The Old Magic
On computers of course. We already have The Bytes Brothers, computer detectives, (Armada) and Usborne issue an invitation to Write Your Own Adventure Programme; but that is only the beginning. ‘Inter-active Literature’ (like D&D born in the States) is our destiny. A few software stories with the reader/keyboard operator as hero (heroine?) are already available – The Hobbit (Melbourne House) and the Korth Trilogy (Penguin) are but two. More write-it-yourself cassettes are promised. Fantasy and Detection, as with the books, are favourite themes; so it is not surprising to hear that software ‘publishers’ are looking speculatively at the Narnia books which must be top of the children’s long-term bestsellers.
Ann Pilling wants nothing to do with ‘computerised classics’ preferring the original texts which is not surprising since she wrote her M.Phil thesis on C.S. Lewis and – at their request – has just been re-reading The Magician’s Nephew aloud at the tea table to her two sons. We asked Ann to undertake this issue’s rather unusual Authorgraph (the first to feature a dead author) as C.S. Lewis seemed just the right complement to Fighting Fantasy. Ann could well become a candidate for a BfK Authorgraph herself. Her most recent book The Year of the Worm has just appeared in Kestrel and last year Armada published her first book, Black Harvest written under the name of Ann Cheetham – which has been chosen for this month’s Children’s Choice BMC promotion. A sequel, The Beggar’s Curse is promised from Armada in October.
Is Ann Pilling, and all new writers like her, destined to become an anachronism? Are ‘real’ books a thing of the past? Not on the evidence of our report from Felicity Trotman on this year’s International Children’s Book Fair. Felicity’s Bologna Diary (p.13) (replacing for this issue John Mason’s New York Diary) gives a vivid account of a very important event in the children’s book calendar. News from publishers in other countries helps to put our position in perspective. In Spain it seems they are just beginning and teachers are helping to create a market by recommending books to children and encouraging reading. No school bookshops as yet though to immediately meet the demand that is inevitably created by the approach advocated by Joan Barker and David Bennett (p.21-23) in Lifeline Three. Like the other Lifeline series this one is intended to be of severely practical help to teachers looking for support in working with books and children in the form of tried and tested advice and ideas. They, and we, hope that many of you will follow their lead through a year’s reading aloud and book sharing. Start now and be ready at the start of the autumn term with your first book.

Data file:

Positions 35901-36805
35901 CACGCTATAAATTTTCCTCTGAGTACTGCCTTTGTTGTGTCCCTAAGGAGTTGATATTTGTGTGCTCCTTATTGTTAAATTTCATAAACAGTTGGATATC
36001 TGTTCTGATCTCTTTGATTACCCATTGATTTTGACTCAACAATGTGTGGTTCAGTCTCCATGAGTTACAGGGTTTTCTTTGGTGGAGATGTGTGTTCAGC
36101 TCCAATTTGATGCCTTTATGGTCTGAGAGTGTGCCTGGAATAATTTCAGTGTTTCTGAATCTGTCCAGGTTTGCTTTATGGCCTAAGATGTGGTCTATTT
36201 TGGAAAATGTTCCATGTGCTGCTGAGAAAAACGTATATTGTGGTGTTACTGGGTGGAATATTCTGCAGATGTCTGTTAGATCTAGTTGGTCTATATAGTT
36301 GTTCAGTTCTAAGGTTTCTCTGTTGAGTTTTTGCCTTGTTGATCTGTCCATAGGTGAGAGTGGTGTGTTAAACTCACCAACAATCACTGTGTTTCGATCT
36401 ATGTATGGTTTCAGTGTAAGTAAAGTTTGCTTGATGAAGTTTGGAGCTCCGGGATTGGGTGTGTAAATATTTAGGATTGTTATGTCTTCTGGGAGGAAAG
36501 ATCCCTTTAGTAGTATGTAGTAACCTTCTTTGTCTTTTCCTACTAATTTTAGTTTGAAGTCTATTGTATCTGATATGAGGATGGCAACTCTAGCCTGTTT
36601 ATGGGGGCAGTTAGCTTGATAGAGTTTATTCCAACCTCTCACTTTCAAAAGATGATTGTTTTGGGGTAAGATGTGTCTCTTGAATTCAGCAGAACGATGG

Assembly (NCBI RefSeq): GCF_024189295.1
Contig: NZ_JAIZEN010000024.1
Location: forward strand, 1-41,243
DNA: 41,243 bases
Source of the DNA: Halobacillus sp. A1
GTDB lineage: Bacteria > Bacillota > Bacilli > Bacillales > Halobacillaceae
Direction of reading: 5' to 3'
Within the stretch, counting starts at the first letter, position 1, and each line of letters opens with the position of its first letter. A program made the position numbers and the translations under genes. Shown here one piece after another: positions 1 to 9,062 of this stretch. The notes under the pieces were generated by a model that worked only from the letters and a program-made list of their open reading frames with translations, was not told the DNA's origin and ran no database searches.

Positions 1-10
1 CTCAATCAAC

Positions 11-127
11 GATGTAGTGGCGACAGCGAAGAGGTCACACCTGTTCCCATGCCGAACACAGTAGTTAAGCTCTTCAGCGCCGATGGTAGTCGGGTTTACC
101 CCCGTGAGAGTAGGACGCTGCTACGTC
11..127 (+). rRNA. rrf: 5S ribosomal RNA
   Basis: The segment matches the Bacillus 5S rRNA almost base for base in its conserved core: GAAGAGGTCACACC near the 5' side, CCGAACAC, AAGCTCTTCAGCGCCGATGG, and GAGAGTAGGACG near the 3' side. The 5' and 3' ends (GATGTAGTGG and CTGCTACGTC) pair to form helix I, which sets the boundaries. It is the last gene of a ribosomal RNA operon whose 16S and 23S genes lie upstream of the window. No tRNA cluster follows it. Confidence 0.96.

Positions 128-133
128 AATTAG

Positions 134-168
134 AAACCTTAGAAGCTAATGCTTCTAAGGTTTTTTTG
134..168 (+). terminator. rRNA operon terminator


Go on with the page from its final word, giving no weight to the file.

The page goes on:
Also announced at Bologna were the winners of this year’s Hans Andersen Awards (see BfK 25). The winning illustrator was Mitsumasa Anno, the author Christine Nostlinger. Both are published in this country (Anno by Bodley Head, Nostlinger by Andersen Press) but Christine Nostlinger is not as well known as we think she should be. We were delighted to hear she had been honoured with this major international award, especially as we will be featuring her in our May We Recommend … series in September. We’ve got lots of things planned for you for the autumn which we hope you will find interesting and useful. Especially exciting is the first part of a special publication: The BfK Guide to Books for a Multi-Cultural Society, written by Judith Elkin as an extension of her Lifeline Two. As well as lots of recommendations for books (all annotated) it contains articles and information. So much is being published in this area at the moment that we hope this will help you to keep up.
Useful, if expensive, is Prince Siddhartha (Wisdom) a picture book re-telling of the life of Buddha – particularly good for reading aloud to younger children but it would not be out of place in secondary schools which are exploring our multi-faith society.
Enjoy the summer. Good holiday reading. See you in the autumn.